My goals for the future are to further develop my skills in data analysis and data science and to one day be able to work with data that can help better our world. Working with the IES is a valuable opportunity to see real-world applications of data. As a teacher and mentor to younger students, I know I would enjoy seeing my own work have a positive impact on the field. I hope that this experience teaches me practical skills in not only data science but also real workplace teamwork that I wouldn’t learn from just a classroom.

One fun fact about me is that I enjoy reading. I have acquired and am currently reading a full annotated collection of HP Lovecraft’s works, starting with Call of Cthulhu.

Julianne Kasper is pursuing a master’s degree in education policy and leadership at American University in Washington, D.C.

Before starting my master’s program, I was a high school educator for 6 years in Houston, Texas. I am most interested in bridging the gaps between practitioners, researchers, and policymakers in education. My expertise is in instruction and leadership. While teaching, I was exposed to the complex issues that affect teachers, students, and families as they pursue educational equity. Through my master’s program, I became interested in how educators with practical school experience could help solve those problems in the broader realm of education, particularly in research and policymaking. I’m currently assisting with research on teacher collaboration as a mechanism for increasing inclusivity in the school workplace. In addition to pursuing my studies, I support local teachers through my work for the nonprofit Network for Teaching Entrepreneurship in Philadelphia.

As an IES intern, I am writing blog pieces featuring impactful IES-funded research and helping to create a compendium of IES-funded STEM research. My internship experience gives me the opportunity to interact with a federal agency virtually from outside of D.C., exposes me to a wealth of current educational research projects, and strengthens my ability to write to specific audiences, including policymakers.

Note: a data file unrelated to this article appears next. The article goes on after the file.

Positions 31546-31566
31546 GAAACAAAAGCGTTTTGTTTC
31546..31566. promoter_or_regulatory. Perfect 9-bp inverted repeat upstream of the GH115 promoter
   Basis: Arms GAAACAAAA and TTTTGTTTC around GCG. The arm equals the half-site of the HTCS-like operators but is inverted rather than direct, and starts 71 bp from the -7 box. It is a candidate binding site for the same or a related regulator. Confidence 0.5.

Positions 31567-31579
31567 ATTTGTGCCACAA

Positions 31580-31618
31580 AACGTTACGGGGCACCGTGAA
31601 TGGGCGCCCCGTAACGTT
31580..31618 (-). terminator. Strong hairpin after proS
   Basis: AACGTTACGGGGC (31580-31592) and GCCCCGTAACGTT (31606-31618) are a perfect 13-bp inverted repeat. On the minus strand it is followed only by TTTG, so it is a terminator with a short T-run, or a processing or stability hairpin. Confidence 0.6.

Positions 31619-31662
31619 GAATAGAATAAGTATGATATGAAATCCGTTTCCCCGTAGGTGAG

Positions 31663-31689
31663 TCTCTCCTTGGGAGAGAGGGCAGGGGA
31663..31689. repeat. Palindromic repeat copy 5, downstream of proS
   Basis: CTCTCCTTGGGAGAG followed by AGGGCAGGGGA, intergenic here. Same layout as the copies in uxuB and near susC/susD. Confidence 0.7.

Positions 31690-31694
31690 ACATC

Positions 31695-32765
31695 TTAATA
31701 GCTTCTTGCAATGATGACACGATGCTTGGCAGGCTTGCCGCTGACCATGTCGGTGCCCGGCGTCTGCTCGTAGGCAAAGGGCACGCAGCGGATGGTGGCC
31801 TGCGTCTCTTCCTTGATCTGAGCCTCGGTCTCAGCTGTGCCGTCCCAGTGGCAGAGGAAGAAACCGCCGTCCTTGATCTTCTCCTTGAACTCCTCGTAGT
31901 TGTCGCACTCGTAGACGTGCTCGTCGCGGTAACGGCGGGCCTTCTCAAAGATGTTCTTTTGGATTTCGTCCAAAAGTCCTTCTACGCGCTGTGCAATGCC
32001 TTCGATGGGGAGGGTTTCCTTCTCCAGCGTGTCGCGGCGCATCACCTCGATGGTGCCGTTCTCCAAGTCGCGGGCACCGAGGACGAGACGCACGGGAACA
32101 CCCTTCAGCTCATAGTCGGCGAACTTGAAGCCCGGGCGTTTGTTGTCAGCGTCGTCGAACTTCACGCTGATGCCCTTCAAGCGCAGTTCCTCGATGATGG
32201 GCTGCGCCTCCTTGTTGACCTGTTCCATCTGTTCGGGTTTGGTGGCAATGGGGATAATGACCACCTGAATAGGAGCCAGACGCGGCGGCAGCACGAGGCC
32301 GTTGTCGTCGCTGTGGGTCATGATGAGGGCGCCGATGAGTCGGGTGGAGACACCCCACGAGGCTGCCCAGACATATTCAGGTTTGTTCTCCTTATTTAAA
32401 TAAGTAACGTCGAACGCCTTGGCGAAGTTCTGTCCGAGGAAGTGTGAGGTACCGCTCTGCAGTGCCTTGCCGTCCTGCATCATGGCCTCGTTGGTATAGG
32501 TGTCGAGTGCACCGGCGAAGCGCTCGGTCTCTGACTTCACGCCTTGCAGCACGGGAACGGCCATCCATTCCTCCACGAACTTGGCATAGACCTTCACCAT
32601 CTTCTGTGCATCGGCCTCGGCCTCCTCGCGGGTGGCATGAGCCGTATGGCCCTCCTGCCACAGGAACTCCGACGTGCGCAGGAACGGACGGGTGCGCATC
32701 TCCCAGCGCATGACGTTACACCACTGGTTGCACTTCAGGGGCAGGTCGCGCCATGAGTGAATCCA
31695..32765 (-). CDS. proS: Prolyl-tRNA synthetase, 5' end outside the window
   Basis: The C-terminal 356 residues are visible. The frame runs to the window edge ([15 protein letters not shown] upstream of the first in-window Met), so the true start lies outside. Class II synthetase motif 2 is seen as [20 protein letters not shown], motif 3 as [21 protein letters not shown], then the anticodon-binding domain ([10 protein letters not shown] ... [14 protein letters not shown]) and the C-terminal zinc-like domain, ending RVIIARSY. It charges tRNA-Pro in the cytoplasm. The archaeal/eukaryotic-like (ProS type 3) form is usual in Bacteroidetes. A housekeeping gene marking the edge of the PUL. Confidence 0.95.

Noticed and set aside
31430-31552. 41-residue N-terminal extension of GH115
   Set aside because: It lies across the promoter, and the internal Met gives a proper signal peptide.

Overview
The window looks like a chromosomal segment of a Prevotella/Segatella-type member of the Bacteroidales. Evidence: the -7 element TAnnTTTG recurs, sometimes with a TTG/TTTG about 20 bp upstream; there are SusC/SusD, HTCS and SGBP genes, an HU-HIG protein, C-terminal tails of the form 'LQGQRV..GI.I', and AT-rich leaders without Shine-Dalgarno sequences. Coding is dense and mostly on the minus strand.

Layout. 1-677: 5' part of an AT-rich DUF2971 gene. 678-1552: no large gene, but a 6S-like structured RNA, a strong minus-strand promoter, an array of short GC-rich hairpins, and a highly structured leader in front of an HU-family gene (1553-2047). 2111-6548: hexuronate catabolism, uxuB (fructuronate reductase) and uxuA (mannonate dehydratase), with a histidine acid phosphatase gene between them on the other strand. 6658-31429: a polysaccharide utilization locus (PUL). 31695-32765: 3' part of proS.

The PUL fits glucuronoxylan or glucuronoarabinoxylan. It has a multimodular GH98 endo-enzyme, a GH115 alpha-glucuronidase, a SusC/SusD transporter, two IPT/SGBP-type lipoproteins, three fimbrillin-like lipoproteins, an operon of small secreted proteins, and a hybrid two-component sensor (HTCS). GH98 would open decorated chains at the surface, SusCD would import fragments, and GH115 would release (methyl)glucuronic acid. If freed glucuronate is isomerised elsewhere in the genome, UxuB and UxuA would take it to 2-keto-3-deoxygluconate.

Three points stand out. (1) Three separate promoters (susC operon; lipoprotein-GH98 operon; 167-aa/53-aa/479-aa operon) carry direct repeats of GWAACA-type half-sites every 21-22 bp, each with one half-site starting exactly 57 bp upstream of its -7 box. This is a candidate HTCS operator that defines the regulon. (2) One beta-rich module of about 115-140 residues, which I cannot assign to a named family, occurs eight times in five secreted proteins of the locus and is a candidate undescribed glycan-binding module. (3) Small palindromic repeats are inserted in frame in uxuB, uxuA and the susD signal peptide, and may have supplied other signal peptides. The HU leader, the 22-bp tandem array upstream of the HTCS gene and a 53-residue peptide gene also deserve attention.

One fun fact about me is that I am a voracious reader of many genres, and I love to talk about books! This year some favorites have been Ayn Rand’s The Fountainhead, Madeline Miller’s Circe, and Richard Rothstein’s The Color of Law.

Culturally Responsive Language and Literacy Enrichment for Native American Children

As part of our recognition of Native American Heritage Month, we asked Diane Loeb to discuss her IES-funded research on culturally responsive language and literacy enrichment for Native American children.

Development of language and exposure to early literacy is critical to a child’s academic success. Speaking and listening skills are necessary to navigate learning at every level of school. According to NCES, American Indians/Alaska Native populations have the highest percentage of students who receive services under the Individuals with Disabilities Education Act. There continues to be a significant need for Native American speech-language pathologists and audiologists, culturally sensitive assessment tools, and intervention approaches.

In 2006, I had the privilege to work with ten Native American college students who were recruited to the University of Kansas for the speech-language pathology and audiology master’s program. The students were from tribes across the country and varied greatly in their undergraduate preparation and world experiences. One thing that they had in common is that they wanted to make a difference in the lives of others—in particular, those who needed help with their speech, language, hearing skills, and related difficulties. As a result of working with these amazing students, I learned about their families, their customs, and their dreams. I also became painfully aware of the historical trauma Native Americans experience as a result of genocide, colonialism, and racism. In the twentieth century, Native Americans were sent to boarding schools and deprived of their language, culture, and their family.